Subject Disposition and Demographics
The immunogenicity subgroup of study IC51-323 comprised 496 subjects who received at least 1 dose of IXIARO (ITT population, Fig. 1). Only 3 subjects did not receive the second dose. Demographic data and the distribution of subjects into age groups are shown in Table (Supplemental Digital Content 1, http://links.lww.com/INF/C713). All subjects were of Asian ethnicity (data not shown), and gender distribution was similar in all age groups. The prevaccination seroprevalence for JEV and DENV varied with age.
Vaccine Dosage for Subjects ≥3 to <12 Years of Age
One hundred children ≥3 to <12 years of age received IXIARO 0.25 mL and 101 received IXIARO 0.5 mL. Demographic data and baseline JEV and DENV immunity were well balanced between these groups (Table, Supplemental Digital Content 1, http://links.lww.com/INF/C713). SCR at day 56 did not differ significantly between the 0.25 mL (95.9%) and 0.5 mL dose groups (100.0%; P = 0.058). GMT at day 56 was statistically significantly higher in the 0.5 mL dose group compared with the 0.25 mL dose group [least squares mean 214 vs. 111, respectively, GMT ratio 1.92 (95% CI: 1.44–2.57); P < 0.001, ANCOVA with baseline PRNT50 titer, age and center as covariates). No serious AEs considered related to vaccination were reported and the majority of AEs were mild. Local and systemic symptoms were reported by 16.0% and 25.0% of subjects, respectively, in the 0.25 mL group and by 22.8% and 20.8%, respectively, in the 0.5 mL group. The most common solicited systemic symptom was fever (21% and 14%, respectively). Based on the comparable safety profile of both doses and on the significantly higher GMT, it was decided that the full adult dose of IXIARO, that is, 0.5 mL, was appropriate for the age group of ≥3 to <12 years.
Immune Response at Day 56 and Month 7
At day 56, the SCR with the 0.25 mL dose of IXIARO in children <3 years of age was 99.3% (147/148) and with the 0.5 mL dose in children 3 to <18 years of age was 100% (237/237). GMTs were 288 and 191, respectively. At month 7, titers mostly remained in the protective range (PRNT50 ≥10) with the 0.25 mL dose (88.2%, 134/152) and 0.5 mL dose (94.5%, 224/237), with lower GMTs (45 and 65, respectively).
When stratified by age, SCRs in excess of 99% were seen in all groups with doses licensed for that age (Table 1). A 4-fold increase in titers at day 56 was found in at least 94.0% of subjects in the various age groups, with the exception of the ≥12 to <18 years age group (77.4%) with the highest rate of prevaccination JEV seropositivity. GMTs were highest in children below 6 months with gradually lower GMTs in the older age groups (Fig. 2).
At month 7, protective titers persisted in all subjects less than 1 year old and in at least 85.5% of subjects in the older age groups. GMT remained highest in the youngest age group.
Immune Response at Day 56 and Month 7 Stratified by Prevaccination JEV and DENV Serostatus
Immunogenicity assessments stratified by dose group and by prevaccination serostatus (JEV+, DENV+ and JEV−/DENV−), using nonmutually exclusive categories, are summarized in Table 2. This analysis included the entire ITT population, including subjects in the ≥3 to <12 years age group who received 0.25 mL IXIARO.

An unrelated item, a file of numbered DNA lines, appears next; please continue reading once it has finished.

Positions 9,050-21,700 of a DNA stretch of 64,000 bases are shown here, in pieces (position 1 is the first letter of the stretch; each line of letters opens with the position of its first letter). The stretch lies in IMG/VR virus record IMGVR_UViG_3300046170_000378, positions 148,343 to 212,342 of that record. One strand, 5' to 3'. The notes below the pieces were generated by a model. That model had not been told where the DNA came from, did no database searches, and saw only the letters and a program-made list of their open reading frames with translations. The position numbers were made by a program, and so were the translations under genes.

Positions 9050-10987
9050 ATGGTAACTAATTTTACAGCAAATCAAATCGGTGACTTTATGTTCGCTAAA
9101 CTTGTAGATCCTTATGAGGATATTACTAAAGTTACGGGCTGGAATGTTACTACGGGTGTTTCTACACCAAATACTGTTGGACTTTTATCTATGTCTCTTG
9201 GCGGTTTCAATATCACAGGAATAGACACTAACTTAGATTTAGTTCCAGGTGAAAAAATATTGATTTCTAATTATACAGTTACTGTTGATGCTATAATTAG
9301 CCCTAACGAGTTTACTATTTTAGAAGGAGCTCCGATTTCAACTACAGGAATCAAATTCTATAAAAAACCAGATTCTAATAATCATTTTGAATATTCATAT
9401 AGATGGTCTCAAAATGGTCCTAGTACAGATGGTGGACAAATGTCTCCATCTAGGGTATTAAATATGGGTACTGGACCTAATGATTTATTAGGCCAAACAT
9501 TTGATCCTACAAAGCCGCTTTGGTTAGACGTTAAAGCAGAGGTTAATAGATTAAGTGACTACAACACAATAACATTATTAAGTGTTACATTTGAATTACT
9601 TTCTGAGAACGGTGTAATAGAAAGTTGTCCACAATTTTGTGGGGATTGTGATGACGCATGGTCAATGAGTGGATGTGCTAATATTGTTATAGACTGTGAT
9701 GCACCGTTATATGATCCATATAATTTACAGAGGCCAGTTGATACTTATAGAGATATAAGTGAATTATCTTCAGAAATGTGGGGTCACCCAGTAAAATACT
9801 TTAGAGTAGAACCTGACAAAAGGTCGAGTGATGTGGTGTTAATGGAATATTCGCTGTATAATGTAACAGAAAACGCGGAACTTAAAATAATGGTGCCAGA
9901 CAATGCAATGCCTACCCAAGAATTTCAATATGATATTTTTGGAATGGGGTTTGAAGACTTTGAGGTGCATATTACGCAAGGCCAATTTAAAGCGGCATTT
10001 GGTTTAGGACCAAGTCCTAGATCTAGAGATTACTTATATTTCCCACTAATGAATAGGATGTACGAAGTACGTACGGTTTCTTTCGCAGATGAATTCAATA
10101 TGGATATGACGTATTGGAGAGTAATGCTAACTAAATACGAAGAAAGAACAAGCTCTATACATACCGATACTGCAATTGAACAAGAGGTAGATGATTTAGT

Covariance Analysis: Influence of Prevaccination JEV and Prevaccination DENV Serostatus and Age
An ANCOVA was performed on the entire immunogenicity dataset, including the 0.25 mL dose group in the age group ≥3 to <12 years, to determine the influence of various factors impacting immunogenicity (not shown). Prevaccination JEV serostatus did not have a statistically significant association with GMTs at day 56 but was significantly associated with higher GMTs in both dose groups at month 7 (P = 0.004).
A DENV seropositive prevaccination status was associated with a significantly (P < 0.001) lower GMT at day 56, but at month 7, there were no significant differences in GMT any longer.
When age was included in the ANCOVA model, younger age was significantly associated with a higher immune response to IXIARO vaccination, and the results for JEV and DENV serostatus remained essentially the same.
The present study reports the immunogenicity results of a randomized, active-controlled, open-label study, comprising 3 treatment groups [IXIARO (0.25 mL or 0.5 mL according to age), HAVRIX 720, hepatitis A vaccine, or Prevnar, 7-valent pneumococcal vaccine], performed in the Philippines, in a pediatric population that spanned ages from 2 months to 17 years. The study was the main pediatric trial for IXIARO, a JE vaccine primarily used to immunize travelers from western countries to JEV-endemic regions. The safety results of the entire population of 1869 randomized subjects who received at least 1 dose of IXIARO were favorable and showed a safety profile comparable to HAVRIX 720 and Prevnar.6 The substudy in 496 subjects described here sought to assess the immunogenicity of IXIARO in children and determine the appropriate IXIARO dose in children ≥3 to <12 years of age.
Immunogenicity and safety during the dose-finding run-in phase in 201 subjects ≥3 to <12 years of age showed that the 0.5 mL dose induced a numerically higher SCR and significantly higher GMT than the 0.25 mL dose, with a comparable safety profile. The 0.5 mL dose was thus confirmed for this age group. Using half the standard antigen dose for children <3 years of age is common practice for viral vaccines; half doses were also used for JE-VAX while available5 and are used for JenceVac (Korean Green Cross, Yongin),16 tick-borne encephalitis vaccines29 and influenza vaccines.30
In the ITT population, both IXIARO doses (0.25 mL and 0.5 mL) elicited a strong immune response, strongest in the younger age groups. Protective values of antibody titers (ie, PRNT50 ≥10) at day 56 were found in >99% of children receiving the age-appropriate IXIARO dose, that is, 0.25 mL for subjects younger than 3 years and 0.5 mL for older ones. SCRs declined after the primary vaccination series and ranged between 85.5% and 100% at month 7, depending on age and dose group. Similarly, GMTs were highest in the youngest age group at both time points. For the ≥3 to <12 years and the ≥12 to <18 years age groups, GMTs were comparable to concentrations typically seen in adults.11,16,31 The decline in GMTs after day 56 is expected after vaccination with an inactivated viral vaccine and is similar to the decline in antibody titers observed in adults following vaccination with IXIARO.12,13,32